Here's another example: You jump in the air. Your KE obviously increased, but did the ground do work on you? No! Your point of contact with the ground did not move, so the ground did no work on you. So where did the energy come from? From the chemical energy in your muscles, of course, not from the ground. Of course, you can consider the average force that the ground exerts on you and use it to calculate your KE--but that's an application of pseudowork again, not real work.

    Let me know if this is helping at all.
     
  8. Jan 11, 2007 #7
    ok, i guess the examples made it clear. but i have one more question that's bothering me: essentially, what you have said implies that the work energy theorem holds iff we define work to be the force applied on the body at a contact point (dot product) the distance the contact point moves. So why is this true? I mean, why, mathematically and intuitively, would this be true? So does this imply that things like torque were basically defined because work energy holds only for single contact points. I'm just trying to really understand why we must use that definition of force, because then the fact that rolling friction does no work immediately follows.

    thanks
     
  9. Jan 11, 2007 #8

    Doc Al

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    I think you have it backwards. The "work" in the work-energy theorem is not real work, but pseudowork. (Only for the special case of a point particle will the pseudowork equal the real work.) Reread what I wrote in post #2. Note that in the work-energy theorem you take the net force (not the actual, individual forces) and multiply by the displacement of the center of mass (not the displacement of the contact point).

    Calculating the real work done on a system is often difficult, since it involves tracking individual forces and their points of contact. In the case of the rolling cylinder (and the other examples I gave) the calculation is easy since it's clear that the point of application does not move and thus the real work is zero. But that does tell us that the forces do not add energy to the system.
     
  10. Jan 11, 2007 #9
    ok, now I'm really confused; I thought that the reason rolling friction does no work is because when you consider a point on the ground, its at rest, and as soon as it starts moving, the fore is being applied at that point, so no work is done, since work is by definition the force times the distance the contact point moves WHEN the force is acting on it. also, I thought the entire point was that there was no real change in KE, because although the force slows done the velocity of the center of mass, it makes the circle spin around the center of mass, and that this effect canceled out. But Im not even sure why that is necessarily true, since you could be double counting...ugh...why is this so confusing?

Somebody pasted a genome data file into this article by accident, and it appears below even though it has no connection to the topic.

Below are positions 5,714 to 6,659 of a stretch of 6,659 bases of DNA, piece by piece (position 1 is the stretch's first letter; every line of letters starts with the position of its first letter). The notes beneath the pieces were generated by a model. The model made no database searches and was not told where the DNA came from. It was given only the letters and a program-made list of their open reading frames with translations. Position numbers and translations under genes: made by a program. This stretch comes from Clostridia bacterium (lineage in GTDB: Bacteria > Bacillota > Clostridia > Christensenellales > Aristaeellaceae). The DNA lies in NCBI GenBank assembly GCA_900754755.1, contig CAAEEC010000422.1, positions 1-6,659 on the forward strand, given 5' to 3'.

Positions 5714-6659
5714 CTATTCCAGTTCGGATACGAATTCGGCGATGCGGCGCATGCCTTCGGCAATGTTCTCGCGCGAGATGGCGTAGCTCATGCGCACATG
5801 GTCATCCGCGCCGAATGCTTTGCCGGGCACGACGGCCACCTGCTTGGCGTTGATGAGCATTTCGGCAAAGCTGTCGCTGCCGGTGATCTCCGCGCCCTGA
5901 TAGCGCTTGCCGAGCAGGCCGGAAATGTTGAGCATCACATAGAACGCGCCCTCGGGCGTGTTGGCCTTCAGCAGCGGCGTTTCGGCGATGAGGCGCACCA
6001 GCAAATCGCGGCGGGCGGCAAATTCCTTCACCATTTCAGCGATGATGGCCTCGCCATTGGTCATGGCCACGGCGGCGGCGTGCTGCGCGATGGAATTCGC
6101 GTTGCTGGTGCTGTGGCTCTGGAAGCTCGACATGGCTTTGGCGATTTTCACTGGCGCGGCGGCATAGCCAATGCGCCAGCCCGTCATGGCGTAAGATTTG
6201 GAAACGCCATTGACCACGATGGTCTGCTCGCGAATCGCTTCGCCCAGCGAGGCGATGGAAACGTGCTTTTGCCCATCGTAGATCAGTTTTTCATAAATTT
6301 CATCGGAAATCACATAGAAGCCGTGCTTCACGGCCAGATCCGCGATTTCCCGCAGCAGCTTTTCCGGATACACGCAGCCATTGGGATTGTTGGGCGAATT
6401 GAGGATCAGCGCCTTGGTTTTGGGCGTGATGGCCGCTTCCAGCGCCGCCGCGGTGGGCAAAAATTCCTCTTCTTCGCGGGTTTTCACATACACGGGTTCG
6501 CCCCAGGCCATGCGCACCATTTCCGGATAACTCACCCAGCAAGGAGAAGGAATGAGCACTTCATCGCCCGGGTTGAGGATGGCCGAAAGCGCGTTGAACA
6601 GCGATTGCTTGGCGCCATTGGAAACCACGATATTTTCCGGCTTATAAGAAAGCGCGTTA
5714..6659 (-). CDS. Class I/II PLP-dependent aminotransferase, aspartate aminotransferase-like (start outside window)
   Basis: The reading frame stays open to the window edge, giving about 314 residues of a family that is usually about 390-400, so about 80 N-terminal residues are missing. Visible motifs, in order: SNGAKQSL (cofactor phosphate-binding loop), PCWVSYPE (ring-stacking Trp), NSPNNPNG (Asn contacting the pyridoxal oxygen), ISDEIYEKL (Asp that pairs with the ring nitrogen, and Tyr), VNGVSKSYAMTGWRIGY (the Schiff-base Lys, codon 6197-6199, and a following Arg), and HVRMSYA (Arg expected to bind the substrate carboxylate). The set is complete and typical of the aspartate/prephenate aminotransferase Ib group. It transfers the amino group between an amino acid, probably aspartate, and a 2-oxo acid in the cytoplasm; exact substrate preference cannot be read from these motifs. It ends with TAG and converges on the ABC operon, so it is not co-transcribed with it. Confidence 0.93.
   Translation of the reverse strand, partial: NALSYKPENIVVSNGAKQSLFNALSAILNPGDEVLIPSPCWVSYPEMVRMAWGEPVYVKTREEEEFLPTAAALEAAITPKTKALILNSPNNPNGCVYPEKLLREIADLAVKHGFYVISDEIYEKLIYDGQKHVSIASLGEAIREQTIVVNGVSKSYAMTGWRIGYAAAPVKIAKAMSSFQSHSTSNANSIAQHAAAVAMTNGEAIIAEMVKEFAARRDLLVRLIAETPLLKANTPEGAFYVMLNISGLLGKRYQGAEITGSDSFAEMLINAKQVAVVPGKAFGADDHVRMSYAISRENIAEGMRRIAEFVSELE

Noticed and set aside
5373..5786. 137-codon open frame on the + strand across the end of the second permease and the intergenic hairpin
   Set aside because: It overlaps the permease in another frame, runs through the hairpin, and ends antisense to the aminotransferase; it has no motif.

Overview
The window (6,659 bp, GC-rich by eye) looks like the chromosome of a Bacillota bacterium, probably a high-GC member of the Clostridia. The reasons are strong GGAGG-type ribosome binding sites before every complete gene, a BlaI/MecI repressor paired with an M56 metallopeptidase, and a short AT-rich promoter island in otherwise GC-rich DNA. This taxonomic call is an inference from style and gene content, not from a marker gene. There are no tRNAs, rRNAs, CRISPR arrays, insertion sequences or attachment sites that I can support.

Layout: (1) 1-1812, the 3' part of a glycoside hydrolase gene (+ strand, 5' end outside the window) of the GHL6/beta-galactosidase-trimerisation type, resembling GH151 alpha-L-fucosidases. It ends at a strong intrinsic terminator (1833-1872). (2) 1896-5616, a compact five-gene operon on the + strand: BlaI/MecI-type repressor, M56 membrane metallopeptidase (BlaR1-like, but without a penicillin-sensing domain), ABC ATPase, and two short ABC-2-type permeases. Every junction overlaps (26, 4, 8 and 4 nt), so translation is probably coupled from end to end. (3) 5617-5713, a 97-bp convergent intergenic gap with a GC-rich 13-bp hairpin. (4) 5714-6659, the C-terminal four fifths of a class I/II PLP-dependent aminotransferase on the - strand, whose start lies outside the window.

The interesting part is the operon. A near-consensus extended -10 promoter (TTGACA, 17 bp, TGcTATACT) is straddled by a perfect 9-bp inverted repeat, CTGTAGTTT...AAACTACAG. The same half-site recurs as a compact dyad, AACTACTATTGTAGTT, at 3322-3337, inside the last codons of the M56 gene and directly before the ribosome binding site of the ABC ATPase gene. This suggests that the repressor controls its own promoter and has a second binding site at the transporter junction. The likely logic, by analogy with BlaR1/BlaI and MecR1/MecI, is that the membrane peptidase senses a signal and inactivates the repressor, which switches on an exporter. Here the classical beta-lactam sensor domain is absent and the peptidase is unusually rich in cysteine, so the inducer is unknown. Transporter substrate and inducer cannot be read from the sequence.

11. Jan 11, 2007 #10

    Doc Al

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    Exactly right! But this has nothing to do with the Work-Energy theorem. (That's what I was objecting to.)
    Exactly right: Since there is no loss of mechanical energy due to friction (it does no work) the total KE (rotational + translational) plus PE remains constant. The decrease in translational KE (due to the friction force) is exactly compensated for by an increase in rotational KE.

    Think about it: The same force that slows the cylinder's translational speed also produces a torque about its center. And since there's no slipping, the rotational speed is coupled to the translational speed via:
    [tex]V = \omega R[/tex]

    So the torque*theta (which will give you the increase in rotational KE) exactly equals force*distance (which gives you the decrease in translational KE). Perhaps this is what you've been saying all along--if so, perfectly correct!

    I suspect that you understand things better than you think you do. :wink:
     
  12. Jan 11, 2007 #11
    ok, so now that we are on the same page, I have a couple of questions: isn't energy conservation completely due to the work energy theorem; i.e., the reason you can ignore friction is because it does no work, so you just have to deal with gravity potential and kinetic energy. It is this specific DEFINITION of work that allows to make these claims. So why does work have to be defined as force times distance contact point moves while force is acting on it? As long as the force is acting on the body, isn't that ok? Doesn't the work energy theorem still hold.

    Sorry for nagging you, but I want to understand this subtlety...
     
  13. Jan 12, 2007 #12

    Doc Al

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    Don't confuse the "work"-energy theorem with conservation of energy. The W-E theorem, perhaps better called the "center of mass" theorem, applies even for systems that have internal degrees of freedom: objects that can roll, deform, heat up, have friction, etc. It is only equivalent to conservation of energy for simple point mass system with no internal energy.
    Again, the "work" used in the W-E theorem is really pseudowork, not an energy term.
    When you use real work, then yes, you can account for any energy mechanically transferred into a system.
    Realize that the "work" used in the work-energy theorem does not care about contact points or how they move. (Reread my earlier posts.) In applying that theorem, all you care about is the net force on an object and the movement of its center of mass (not the contact point). Yes, the work-energy theorem still holds since it is a direction consequence of Newton's 2nd law.

    Not nagging at all! And this is subtle stuff--realize that many professors of (elementary) physics confuse these ideas.

    The bottom line is this: Despite the name, the W-E theorem is not a statement about conservation of energy, but an application of Newton's laws. Conservation of energy goes beyond Newton's laws.

    (I'm happy to discuss this further, but I'll be away from PF for the next week.)